Paul Shorey

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For the comedian, see Pauly Shore.
Paul Shorey
Professor Paul Shorey.jpg
Professor Shorey, circa 1909.
Born (1857-08-03)August 3, 1857
Davenport, Iowa, United States
Died April 24, 1934(1934-04-24) (aged 76)
Chicago, Illinois, U. S.
Alma mater University of Chicago

Paul Shorey Ph.D., LL.D., Litt.D. (August 3, 1857 – April 24, 1934) was an American classical scholar.

Biography[edit]

He was born at Davenport, Iowa. After graduating from Harvard in 1878, he studied in Europe at Leipzig, Bonn, Athens, and Munich (Ph.D., 1884). He was a professor at several institutions from 1885 onward. Professor Shorey served at Bryn Mawr College (1885–92), then principally at the University of Chicago. In 1901-02 he was professor in the American School of Classical Studies at Athens, Greece, and in 1913-14 he was Roosevelt professor in the University of Berlin. Professor Shorey was made a member of the National Institute of Arts and Letters. From 1908 he was managing editor of Classical Philology.

He died in Chicago. After his death, one of many articles published about him asserted that he knew all 15,693 lines of the Iliad by heart.[1]

Writing[edit]

  • De Platonis Idearum Doctrina. Munich: Theodor Askermann, 1884.
  • The Assault on Humanism. Boston: Atlantic Monthly Company, 1917.
  • The Unity of Plato's Thought. Chicago: The University of Chicago Press, 1903.
  • Sophocles. Cambridge: Harvard University Press, 1931.
  • What Plato Said. Chicago: The University of Chicago Press, 1933.
  • Platonism, Ancient and Modern. Berkeley, Calif.: University of California Press, 1938.
  • Selected Papers, 2 Vols. New York: Garland Pub., 1980.
  • The Roosevelt Lectures of Paul Shorey: (1913–1914). Hildesheim: G. Olms Verlag, 1995.

Selected articles

Other publications

  • An edition of Horace's Odes and Epodes (1898; revised, with Laing, 1910).
  • Pope's translation of The Iliad of Homer, with an introduction and notes by Paul Shorey, 1899.
  • "Herodotus." In: The New International Encyclopædia, Vol. X, Dodd, Mead & Company, 1906, pp. 14–15.
  • "Homer." In: The New International Encyclopædia, Vol. X, Dodd, Mead & Company, 1906, pp. 166–168.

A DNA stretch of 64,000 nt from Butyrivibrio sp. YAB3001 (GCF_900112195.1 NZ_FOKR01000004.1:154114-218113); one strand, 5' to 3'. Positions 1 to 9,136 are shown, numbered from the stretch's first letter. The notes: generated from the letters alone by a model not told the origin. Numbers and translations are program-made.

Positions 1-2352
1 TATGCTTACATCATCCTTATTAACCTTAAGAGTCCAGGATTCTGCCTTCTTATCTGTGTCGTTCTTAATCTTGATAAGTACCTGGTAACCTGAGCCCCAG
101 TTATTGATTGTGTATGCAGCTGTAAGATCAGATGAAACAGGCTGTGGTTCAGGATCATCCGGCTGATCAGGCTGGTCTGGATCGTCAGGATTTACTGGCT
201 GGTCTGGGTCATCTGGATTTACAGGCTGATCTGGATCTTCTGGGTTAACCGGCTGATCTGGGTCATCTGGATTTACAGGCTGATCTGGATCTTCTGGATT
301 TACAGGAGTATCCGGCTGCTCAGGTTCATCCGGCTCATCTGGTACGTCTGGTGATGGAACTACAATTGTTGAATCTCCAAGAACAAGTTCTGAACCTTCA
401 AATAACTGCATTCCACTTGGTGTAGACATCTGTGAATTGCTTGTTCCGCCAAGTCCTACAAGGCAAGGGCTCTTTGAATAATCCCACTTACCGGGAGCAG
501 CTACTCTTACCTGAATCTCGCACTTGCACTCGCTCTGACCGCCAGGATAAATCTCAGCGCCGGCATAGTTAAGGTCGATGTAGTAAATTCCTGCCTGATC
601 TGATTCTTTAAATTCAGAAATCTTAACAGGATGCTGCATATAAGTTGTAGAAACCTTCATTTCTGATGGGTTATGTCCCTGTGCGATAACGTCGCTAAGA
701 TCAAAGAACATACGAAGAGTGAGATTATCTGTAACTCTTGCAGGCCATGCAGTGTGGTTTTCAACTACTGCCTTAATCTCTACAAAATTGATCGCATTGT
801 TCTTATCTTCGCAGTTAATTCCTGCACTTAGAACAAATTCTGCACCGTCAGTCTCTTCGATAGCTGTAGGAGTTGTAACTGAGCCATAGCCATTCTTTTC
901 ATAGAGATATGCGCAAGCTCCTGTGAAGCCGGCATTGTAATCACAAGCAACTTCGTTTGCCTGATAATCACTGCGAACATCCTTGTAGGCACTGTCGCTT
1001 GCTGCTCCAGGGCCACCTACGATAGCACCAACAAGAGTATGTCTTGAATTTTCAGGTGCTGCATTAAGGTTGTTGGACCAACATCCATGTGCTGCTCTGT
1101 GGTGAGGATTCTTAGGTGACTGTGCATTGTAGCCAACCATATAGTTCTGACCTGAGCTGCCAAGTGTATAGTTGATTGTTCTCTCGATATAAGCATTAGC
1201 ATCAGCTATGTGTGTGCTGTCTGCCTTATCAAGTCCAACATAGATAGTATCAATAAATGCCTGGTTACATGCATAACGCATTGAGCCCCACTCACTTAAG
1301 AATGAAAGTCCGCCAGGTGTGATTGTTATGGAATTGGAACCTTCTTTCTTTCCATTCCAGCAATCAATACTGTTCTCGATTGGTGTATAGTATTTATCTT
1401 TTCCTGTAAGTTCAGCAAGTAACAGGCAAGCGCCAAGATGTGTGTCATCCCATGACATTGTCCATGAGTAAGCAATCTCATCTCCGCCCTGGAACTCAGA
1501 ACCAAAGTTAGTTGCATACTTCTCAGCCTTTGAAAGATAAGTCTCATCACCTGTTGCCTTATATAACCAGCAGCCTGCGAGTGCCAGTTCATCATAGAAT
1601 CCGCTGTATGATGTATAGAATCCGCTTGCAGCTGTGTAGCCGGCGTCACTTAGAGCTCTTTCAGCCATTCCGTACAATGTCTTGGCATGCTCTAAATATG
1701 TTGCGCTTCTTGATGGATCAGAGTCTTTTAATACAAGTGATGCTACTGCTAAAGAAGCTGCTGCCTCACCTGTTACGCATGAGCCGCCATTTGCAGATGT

• "Pindar." In: The New International Encyclopædia, Vol. XVI, Dodd, Mead & Company, 1906, pp. 31–32.
  • "Plato." In: The New International Encyclopædia, Vol. XVI, Dodd, Mead & Company, 1906, 101–104.
  • Marion Mills Miller (ed.), The Classics, Greek and Latim, with an introduction by Paul Shorey, 1909.
  • The Republic of Plato, 2 vols., with an English translation by Paul Shorey, 1937 (1930).

Legacy[edit]

A house in University of Chicago College housing is named in Shorey's honor. Shorey House was located in Pierce Tower until that building's demolition in 2013 and is now located in International House.[2]

Shorey's student, Harold F. Cherniss, was a well-known historian of ancient philosophy at the Institute for Advanced Study in Princeton and defended Shorey's unitarian interpretation of Plato in several influential books. Shorey's views thus became a central theme of later debates over Plato and Aristotle.

Notes[edit]

  1. ^ "Paul Shorey 1857–1934." Classical Philology 29, no. 3 (Jul., 1934): 185-188.
  2. ^ University of Chicago

References[edit]

Further reading[edit]

  • Bonner, Robert J. (1934). "Paul Shorey," The Classical Journal, Vol. 29, No. 9, pp. 641–643.
  • Norlin, George (1934). "Paul Shorey–The Teacher," Classical Philology, Vol. 29, No. 3, pp. 188–191.
  • Putnam, Emily James (1938). "Paul Shorey," The Atlantic Monthly, Vol. 161, pp. 795–804.

External links[edit]